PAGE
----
The Quarantine Families That Play Together Stay Together

The Quarantine Kids are alright. 

When the COVID-19 pandemic hit, Florida musician Colt Clark found himself with no gigs and a lot of time at home with his children. So he, his kids, and his wife, Aubree, started making YouTube videos of themselves performing popular songs such as the Who’s “Baba O’Riley.” The videos quickly went viral, racking up millions of views and gaining the family national media coverage. But why so popular?

These Quarantine Kids have tapped into a universal human truth: families are being hit hard by the pandemic, especially those with little ones at home. Parents are under stress as they continue to look for ways to keep their kids occupied with meaningful things to do while Mom and Dad manage the realities of managing their careers from home, too. The Clarks have shown everyone how to do that with digital as part of the experience.

Fortunately, some major brands are also stepping up to help families, especially by incorporating digital to create and learn together. Here are some of our favorite examples. 

1. Google Arts & Culture

The Passion of Portuguese language. Black history and culture. The majesty of National Parks. These immersive worlds of exploration and much more are available on the Google Arts & Culture site. Arts & Culture has been around for quite some time. But during the pandemic, Google has beefed up the site with families in mind, including a family-dedicated portal in which families choose different learning adventures ranging from virtual tours of museums to a closer look at science and space

Why we love it: it’s intuitive, fun, multicultural, and visually stunning. No one serves up knowledge at a global level like Google! Bonus points for an augmented reality experience. 

2. Guardians of History and Missing Link Adventures 

Guardians of History and Missing Link Adventures are examples of using the power of our voices to learn about history and the world around us.

Guardians of History, from Britannica, gives families a chance to go back in time and save the world — with the help of Alexa or Google Assistant. Participants use their voices to go back in time to Ancient Greece and try to solve a mystery and prevent time from being rearranged. Along the way, families hear the sounds of ancient Greek locations such as bustling agora, or Greek marketplace, and they can throw in with the Olympic Games. It’s all part of Britannica’s ongoing mission to deliver knowledge through digital technology.

Missing Link Adventures is the result of a collaboration between Annapurna Pictures and Isobar. Missing Link Adventures is inspired by the Annapurna Pictures film Missing Link, in which a Sasquatch (Mr. Link) and an explorer travel to the fabled land of Shangri-La to find Mr. Link’s relatives. Missing Link Adventures keeps the adventure going by offering 100 paths to travel with 15,000 possible journeys around the world. Characters from the movie invite families to go on treasure hunts through their homes. Along the way, families tackle physical challenges such as slithering on the floor together. Learn more about our work on this project here.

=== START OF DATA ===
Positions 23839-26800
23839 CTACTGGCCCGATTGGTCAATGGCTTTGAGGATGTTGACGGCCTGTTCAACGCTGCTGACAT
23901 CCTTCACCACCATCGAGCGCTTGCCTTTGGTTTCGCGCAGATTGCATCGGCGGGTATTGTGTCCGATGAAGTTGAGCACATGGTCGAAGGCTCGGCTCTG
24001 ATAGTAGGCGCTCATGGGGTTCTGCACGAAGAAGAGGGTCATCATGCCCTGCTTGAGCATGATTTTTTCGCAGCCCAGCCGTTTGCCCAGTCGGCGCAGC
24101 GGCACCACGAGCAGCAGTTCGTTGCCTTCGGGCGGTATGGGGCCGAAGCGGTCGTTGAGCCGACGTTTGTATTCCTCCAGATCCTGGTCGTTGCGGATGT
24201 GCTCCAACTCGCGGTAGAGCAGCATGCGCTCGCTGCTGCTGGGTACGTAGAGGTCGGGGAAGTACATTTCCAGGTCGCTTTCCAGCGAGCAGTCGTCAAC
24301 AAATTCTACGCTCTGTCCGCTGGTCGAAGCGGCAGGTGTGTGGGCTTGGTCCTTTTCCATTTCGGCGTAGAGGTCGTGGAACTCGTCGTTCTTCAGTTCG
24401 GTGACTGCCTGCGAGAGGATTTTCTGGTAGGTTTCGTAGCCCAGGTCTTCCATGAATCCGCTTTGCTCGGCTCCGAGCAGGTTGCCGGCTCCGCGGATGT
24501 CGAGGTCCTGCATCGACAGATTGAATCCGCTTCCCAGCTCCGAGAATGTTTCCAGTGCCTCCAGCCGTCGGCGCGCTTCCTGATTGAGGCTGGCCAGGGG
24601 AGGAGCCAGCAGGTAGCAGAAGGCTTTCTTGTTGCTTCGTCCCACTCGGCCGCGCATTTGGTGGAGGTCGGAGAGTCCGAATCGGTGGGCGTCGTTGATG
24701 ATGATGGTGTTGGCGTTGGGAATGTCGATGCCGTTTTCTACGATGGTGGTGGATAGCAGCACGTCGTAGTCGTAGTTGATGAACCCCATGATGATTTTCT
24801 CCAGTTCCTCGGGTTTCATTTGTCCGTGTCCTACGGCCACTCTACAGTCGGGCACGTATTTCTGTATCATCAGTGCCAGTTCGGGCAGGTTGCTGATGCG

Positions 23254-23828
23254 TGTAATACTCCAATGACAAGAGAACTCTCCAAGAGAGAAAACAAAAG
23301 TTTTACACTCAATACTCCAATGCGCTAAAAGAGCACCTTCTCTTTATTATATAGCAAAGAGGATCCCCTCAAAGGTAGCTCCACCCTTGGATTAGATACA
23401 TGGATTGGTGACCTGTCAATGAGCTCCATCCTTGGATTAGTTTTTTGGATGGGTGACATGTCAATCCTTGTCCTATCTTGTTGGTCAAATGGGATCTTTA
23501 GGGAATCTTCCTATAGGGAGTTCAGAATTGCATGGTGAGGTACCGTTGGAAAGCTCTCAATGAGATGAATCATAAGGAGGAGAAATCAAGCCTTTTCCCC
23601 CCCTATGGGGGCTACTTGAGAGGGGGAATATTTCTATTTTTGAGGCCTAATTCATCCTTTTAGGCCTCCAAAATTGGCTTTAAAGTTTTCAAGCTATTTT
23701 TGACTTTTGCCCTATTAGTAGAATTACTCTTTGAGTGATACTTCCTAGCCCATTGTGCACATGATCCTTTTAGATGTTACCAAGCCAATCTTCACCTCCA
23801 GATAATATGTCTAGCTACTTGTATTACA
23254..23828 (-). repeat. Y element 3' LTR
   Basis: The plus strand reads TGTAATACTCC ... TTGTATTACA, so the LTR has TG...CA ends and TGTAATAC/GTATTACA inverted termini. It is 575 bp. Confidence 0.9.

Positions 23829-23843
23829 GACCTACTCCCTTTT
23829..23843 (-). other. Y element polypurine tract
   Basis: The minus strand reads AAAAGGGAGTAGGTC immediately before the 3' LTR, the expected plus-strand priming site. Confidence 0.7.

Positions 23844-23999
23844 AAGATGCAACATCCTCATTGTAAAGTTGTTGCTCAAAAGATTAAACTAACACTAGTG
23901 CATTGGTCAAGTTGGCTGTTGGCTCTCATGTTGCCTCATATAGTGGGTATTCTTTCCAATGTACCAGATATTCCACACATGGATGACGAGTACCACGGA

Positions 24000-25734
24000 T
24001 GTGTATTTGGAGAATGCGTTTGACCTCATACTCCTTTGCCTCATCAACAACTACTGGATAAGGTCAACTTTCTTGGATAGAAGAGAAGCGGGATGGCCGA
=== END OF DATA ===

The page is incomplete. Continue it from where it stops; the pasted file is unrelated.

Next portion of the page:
Why we love it: families explore history and their own world while playing a game – and they explore the ever-evolving voice-first world together. (And Missing Link Adventures involves physical play). Also, these experiences by their nature rely on sounds — you use your mind to paint the complete picture. And

3. The 90-Second Newbery Film Festival

The 90-Second Newbery Film Festival is an annual video contest in which young filmmakers create movies that tell the entire stories of Newbery-winning books in about 90 seconds. And these are really, really cool – like the middle schoolers who posted a satire of Madeleine L’Engle’s A Wrinkle in Time or  the Heath family’s tender interpretation of Kate DiCamillo’s Because of Winn-Dixie. The deadline for submitting entries for this year’s contest is January 15, 2021. Bravo, Newbery!

Why we love it: reading books. Making movies. Having fun together. What’s not to love?

4. Scratch from the MIT Media Lab

The MIT Media Lab makes it possible for families to learn how to code together. It’s all happening on Scratch. Scratch is a programming language and an online community for kids to program and share interactive media such as stories and animation with people from all over the world. “As children create with Scratch, they learn to think creatively, work collaboratively, and reason systematically,” according to MIT. Scratch is designed for people aged 8 to 16. But a simplified version of Scratch is available for kids aged 5-7. The online destination is managed by Lifelong Kindergarten group at the MIT Media Lab.

Why we love it: creativity. Coding. And . . . free! Dive in, play, and learn.

And That’s Not All

These are just a few examples of many, many compelling ways organizations offer digital experiences that help families create new memories together. During the pandemic, everyone from Dolly Parton to meditation app Headspace has created online content to engage families and provide some relief from the stress of the pandemic. In all these cases the key is to:

  • Rely on digital as a means to an end, not the end-all-and-be-all.
  • Create a shared experience instead of an isolating one.
  • Provide great content, whether to educate or to challenge kids to make movies.

It’s all about the experience. Always. If you’d like to learn more about how we can help your brand build digital experiences to engage families at home, contact Asher Wren to schedule a free consultation.